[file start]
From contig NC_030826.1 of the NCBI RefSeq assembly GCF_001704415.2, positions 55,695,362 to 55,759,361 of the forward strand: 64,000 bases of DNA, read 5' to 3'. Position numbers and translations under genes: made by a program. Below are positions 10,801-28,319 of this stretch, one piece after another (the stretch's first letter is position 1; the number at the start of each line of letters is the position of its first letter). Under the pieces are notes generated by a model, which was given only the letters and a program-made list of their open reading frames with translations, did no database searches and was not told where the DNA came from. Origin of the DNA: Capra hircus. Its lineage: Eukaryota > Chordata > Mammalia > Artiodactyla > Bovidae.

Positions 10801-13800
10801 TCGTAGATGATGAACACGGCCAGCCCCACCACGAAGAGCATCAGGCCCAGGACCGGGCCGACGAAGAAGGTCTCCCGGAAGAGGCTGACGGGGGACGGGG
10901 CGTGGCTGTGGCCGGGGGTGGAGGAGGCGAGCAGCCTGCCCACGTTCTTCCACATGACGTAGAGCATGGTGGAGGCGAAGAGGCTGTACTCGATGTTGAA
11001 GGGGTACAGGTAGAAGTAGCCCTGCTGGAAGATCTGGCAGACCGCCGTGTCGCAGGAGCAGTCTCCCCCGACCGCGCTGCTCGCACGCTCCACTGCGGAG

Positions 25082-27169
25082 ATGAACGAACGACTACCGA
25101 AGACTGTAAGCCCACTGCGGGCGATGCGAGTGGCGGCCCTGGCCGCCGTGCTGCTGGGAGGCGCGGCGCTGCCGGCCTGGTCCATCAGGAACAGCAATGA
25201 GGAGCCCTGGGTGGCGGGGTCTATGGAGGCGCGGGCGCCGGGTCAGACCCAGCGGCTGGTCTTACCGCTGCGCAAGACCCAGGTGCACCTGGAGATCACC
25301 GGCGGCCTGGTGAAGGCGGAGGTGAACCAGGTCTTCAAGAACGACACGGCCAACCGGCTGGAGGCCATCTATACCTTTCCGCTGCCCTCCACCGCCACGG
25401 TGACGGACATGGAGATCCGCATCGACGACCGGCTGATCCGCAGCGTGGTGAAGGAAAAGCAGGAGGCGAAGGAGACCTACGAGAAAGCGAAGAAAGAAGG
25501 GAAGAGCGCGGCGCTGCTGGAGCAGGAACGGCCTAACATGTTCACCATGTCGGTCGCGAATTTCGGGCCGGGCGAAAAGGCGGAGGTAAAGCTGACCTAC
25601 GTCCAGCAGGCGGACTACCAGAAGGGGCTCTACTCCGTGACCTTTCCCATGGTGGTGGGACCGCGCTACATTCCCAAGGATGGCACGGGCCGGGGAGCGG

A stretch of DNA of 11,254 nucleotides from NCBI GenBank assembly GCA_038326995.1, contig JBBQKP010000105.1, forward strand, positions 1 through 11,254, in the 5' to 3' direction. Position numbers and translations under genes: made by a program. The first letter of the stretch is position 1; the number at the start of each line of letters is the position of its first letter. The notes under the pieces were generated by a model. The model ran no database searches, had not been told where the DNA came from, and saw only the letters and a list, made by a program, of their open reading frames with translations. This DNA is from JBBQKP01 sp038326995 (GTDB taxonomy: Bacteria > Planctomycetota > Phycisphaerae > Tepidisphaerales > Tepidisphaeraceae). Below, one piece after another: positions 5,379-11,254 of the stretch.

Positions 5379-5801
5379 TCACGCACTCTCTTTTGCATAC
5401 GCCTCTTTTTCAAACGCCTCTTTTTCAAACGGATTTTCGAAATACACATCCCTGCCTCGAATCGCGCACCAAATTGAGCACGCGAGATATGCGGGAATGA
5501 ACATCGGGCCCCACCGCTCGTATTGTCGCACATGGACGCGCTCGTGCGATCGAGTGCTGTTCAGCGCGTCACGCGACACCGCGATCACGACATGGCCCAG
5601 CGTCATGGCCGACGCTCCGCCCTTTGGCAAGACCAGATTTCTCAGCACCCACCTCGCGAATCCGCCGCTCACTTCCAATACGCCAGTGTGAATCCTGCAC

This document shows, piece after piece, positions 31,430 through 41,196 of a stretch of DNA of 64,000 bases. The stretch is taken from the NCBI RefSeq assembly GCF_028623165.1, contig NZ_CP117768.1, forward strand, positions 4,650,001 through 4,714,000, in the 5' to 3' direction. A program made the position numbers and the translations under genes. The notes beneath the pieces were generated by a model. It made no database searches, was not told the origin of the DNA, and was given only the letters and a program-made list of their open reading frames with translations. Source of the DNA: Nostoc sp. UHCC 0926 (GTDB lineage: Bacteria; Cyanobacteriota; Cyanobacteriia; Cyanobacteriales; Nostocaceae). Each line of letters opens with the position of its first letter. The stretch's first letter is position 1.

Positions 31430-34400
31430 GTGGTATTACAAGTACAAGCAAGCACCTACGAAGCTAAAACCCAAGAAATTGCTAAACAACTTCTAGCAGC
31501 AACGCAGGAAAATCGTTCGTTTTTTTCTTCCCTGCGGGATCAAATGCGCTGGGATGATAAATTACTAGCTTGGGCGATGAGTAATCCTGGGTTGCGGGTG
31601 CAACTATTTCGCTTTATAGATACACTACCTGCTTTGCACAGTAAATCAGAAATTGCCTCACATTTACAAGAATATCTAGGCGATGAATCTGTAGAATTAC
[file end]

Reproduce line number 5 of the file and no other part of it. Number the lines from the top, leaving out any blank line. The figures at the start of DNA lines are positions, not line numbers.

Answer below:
11001 GGGGTACAGGTAGAAGTAGCCCTGCTGGAAGATCTGGCAGACCGCCGTGTCGCAGGAGCAGTCTCCCCCGACCGCGCTGCTCGCACGCTCCACTGCGGAG